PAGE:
John F. Kennedy Jr.’s Lost Legacy

I heard a story about John Kennedy Junior I had never heard before. Just when you think you know everything there is to know about someone you admire, something lost gets recovered.

It’s no secret his mother raised her children like Bouviers rather than Kennedys, meaning, they were more grounded, less wild despite the many violent circumstances surrounding them.

Manners and doing what was right, were big with Jacqueline Bouvier Kennedy.

She taught both her children, not to ask another to do something you could easily do for yourself, which brings me to my story.

John, while hailing a cab, saw an old friend of his from school, also hailing one on the opposite corner, suggesting they ride together.

He hadn’t seen this fella in a long time, but remembered him and his family fondly, so when the guy said, he was on his way to the hospital to visit his very sick dad, John was at once concerned. Getting out first, he asked what hospital his dad was in, and to make sure to say that he asked for him.

The next day, remembering this man loved Shakespeare, he went to the the rare book section at the old Scribners Books Store, and bought two nice Shakespearean volumes.

After having them wrapped, heeding his mother’s wisdom, rather than having them sent, went to the hospital to hand deliver them.

When his friend’s father saw him walking in, he was stunned.

“What are you doing here John?” Probably thinking there was some mistake.

John said, “I came to see you. Heard you were under the weather.”

The man, when John gave him the books said, “How did you know how much I love Shakespeare?”

“I remember when I used to visit, all the books of his you had in your library.”

I love this story, one because it proves, showing a little effort moves mountains in the simple healing of humanity. How much his presence and that he took the time, meant to this old man.

Just when you think you know everything there is to know about someone you admire, something lost gets recovered.    

John Kennedy Jr. would have been 58 years-old today




About Susannah Bianchi

I'm just a girl who likes to write slightly on slant. I've had a career in fashion, dabbled in film and to be honest, I don't like talking about myself. Now my posts are another matter so I will let them speak for themselves. My eBooks, A New York Diary, Model Behavior: Friends For Life and Notes From A Working Cat can be found on Thanks.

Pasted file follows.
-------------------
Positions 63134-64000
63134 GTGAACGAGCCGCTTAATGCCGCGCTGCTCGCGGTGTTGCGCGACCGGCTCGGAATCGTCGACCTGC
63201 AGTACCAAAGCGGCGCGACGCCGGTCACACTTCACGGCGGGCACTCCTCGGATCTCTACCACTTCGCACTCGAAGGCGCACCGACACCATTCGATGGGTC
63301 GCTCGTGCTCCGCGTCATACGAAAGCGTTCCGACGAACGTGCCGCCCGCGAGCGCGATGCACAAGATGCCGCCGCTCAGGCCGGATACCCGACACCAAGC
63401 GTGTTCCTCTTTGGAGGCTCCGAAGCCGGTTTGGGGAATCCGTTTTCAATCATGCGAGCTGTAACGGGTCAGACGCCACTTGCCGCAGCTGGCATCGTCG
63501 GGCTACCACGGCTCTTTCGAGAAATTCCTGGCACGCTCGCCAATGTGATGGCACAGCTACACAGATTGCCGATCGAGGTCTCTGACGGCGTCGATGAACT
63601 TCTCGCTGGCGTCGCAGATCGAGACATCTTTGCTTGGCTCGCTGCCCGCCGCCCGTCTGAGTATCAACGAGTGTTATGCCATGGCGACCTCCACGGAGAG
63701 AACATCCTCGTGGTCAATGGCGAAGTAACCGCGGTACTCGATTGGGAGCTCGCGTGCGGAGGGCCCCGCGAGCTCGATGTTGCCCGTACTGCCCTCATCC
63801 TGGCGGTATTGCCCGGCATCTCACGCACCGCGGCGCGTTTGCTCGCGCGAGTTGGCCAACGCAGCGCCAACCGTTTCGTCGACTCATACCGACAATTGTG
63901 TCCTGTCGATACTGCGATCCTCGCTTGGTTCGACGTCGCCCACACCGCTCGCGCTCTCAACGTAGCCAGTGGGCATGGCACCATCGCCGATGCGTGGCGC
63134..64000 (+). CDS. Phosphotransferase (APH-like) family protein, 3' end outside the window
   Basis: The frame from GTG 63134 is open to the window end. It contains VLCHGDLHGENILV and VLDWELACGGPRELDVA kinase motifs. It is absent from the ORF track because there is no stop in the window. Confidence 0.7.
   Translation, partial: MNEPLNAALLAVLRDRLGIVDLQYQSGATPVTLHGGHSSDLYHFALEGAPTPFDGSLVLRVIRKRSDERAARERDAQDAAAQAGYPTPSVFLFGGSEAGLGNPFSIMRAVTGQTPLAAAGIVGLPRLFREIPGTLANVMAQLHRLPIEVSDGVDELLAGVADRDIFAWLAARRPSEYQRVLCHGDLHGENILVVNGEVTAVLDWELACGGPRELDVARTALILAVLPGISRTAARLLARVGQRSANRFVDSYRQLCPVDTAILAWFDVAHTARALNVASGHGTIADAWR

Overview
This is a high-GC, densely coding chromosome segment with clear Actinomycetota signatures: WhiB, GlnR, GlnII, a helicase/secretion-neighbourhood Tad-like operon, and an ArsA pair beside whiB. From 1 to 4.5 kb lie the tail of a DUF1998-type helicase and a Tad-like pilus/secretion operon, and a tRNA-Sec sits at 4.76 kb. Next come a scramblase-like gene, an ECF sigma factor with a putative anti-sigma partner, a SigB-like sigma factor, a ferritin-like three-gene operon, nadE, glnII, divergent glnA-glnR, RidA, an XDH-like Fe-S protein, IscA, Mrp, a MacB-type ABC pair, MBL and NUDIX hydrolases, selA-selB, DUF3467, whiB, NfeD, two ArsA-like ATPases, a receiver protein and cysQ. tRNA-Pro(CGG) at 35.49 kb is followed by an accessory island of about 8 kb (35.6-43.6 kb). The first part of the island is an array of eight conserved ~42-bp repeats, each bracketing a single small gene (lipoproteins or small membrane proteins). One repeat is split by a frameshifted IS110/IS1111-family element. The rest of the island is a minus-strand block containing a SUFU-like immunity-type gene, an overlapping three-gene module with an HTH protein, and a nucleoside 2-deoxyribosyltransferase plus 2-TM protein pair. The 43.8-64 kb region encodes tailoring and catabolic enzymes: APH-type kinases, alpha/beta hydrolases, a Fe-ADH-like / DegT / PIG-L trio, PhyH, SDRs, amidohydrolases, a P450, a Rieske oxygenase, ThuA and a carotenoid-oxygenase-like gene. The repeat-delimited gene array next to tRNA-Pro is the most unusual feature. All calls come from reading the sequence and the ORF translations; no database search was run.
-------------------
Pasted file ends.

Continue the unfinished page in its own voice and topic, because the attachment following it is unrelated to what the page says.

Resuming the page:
This entry was posted in Books, Family, friendship, grace, Health, History, humanity, Love, men, New York City, parents, Politics, readng, writing and tagged , , , , . Bookmark the permalink.

16 Responses to John F. Kennedy Jr.’s Lost Legacy

  1. skinnyuz2b says:

    He accomplished so much good at such a young age and would have been one of the greats. His death was a great loss. Thanks for this story about him.
    On a slightly lighter note, I worked at the Dept of Social Services back in the late 70s and early 80s. One of my cases called to report the birth of her 9th son. I asked his first name. She replied that it was John. I asked the middle name. Again she replied, “John”. I paused a moment, then rephrased the question. I need you child’s entire name. Exasperated, she said, “His name is John John, like President Kennedy’s kid.”

    Liked by 1 person

  2. There are many who are not fans of the Kennedys although some did great work. The patriarch was a bastard but you can’t judge the offspring by that. I like that you noted he was raised like a Bouvier with the grace and manners that don’t exist today. It would be so great to have a charismatic leader with grace and manners. His sister has also done great things in a very quiet way.

    Liked by 2 people

  3. I learn a little more with each post you make. Thanks.

    Liked by 1 person

  4. Patricia says:

    Beautiful story about John Jr. Hard to believe he would be 58. Wonder what he would be doing if he was here today? Probably great things…maybe quietly.

    Liked by 1 person

  5. I love that story. That’s the story that has an impact not only on the person receiving the gift but everyone hearing about it.

    Liked by 1 person

  6. What a beautiful reminder that the simplest of gestures have long-lasting effects.

    Liked by 1 person

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